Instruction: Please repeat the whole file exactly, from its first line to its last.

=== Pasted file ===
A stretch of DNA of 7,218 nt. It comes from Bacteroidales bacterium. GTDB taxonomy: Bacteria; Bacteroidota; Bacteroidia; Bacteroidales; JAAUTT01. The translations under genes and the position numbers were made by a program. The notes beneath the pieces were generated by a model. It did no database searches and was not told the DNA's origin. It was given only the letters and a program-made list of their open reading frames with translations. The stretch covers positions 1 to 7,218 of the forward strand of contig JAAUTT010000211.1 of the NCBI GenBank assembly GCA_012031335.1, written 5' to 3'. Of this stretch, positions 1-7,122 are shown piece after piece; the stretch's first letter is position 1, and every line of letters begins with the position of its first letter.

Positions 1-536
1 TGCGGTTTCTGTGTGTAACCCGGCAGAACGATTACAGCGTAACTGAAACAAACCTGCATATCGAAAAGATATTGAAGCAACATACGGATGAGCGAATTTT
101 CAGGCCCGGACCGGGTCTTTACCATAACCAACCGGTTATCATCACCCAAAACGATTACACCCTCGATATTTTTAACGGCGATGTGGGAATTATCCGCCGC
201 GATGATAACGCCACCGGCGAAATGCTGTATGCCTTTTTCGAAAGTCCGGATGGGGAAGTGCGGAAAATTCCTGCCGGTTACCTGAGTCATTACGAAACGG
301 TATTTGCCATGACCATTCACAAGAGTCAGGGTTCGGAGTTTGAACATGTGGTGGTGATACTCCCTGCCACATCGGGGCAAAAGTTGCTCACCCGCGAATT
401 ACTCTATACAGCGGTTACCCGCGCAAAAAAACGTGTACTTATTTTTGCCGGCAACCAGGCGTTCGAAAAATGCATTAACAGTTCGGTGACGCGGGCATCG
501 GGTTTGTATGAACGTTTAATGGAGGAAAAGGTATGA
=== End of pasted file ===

A stretch of DNA of 7,218 nt. It comes from Bacteroidales bacterium. GTDB taxonomy: Bacteria; Bacteroidota; Bacteroidia; Bacteroidales; JAAUTT01. The translations under genes and the position numbers were made by a program. The notes beneath the pieces were generated by a model. It did no database searches and was not told the DNA's origin. It was given only the letters and a program-made list of their open reading frames with translations. The stretch covers positions 1 to 7,218 of the forward strand of contig JAAUTT010000211.1 of the NCBI GenBank assembly GCA_012031335.1, written 5' to 3'. Of this stretch, positions 1-7,122 are shown piece after piece; the stretch's first letter is position 1, and every line of letters begins with the position of its first letter.

Positions 1-536
1 TGCGGTTTCTGTGTGTAACCCGGCAGAACGATTACAGCGTAACTGAAACAAACCTGCATATCGAAAAGATATTGAAGCAACATACGGATGAGCGAATTTT
101 CAGGCCCGGACCGGGTCTTTACCATAACCAACCGGTTATCATCACCCAAAACGATTACACCCTCGATATTTTTAACGGCGATGTGGGAATTATCCGCCGC
201 GATGATAACGCCACCGGCGAAATGCTGTATGCCTTTTTCGAAAGTCCGGATGGGGAAGTGCGGAAAATTCCTGCCGGTTACCTGAGTCATTACGAAACGG
301 TATTTGCCATGACCATTCACAAGAGTCAGGGTTCGGAGTTTGAACATGTGGTGGTGATACTCCCTGCCACATCGGGGCAAAAGTTGCTCACCCGCGAATT
401 ACTCTATACAGCGGTTACCCGCGCAAAAAAACGTGTACTTATTTTTGCCGGCAACCAGGCGTTCGAAAAATGCATTAACAGTTCGGTGACGCGGGCATCG
501 GGTTTGTATGAACGTTTAATGGAGGAAAAGGTATGA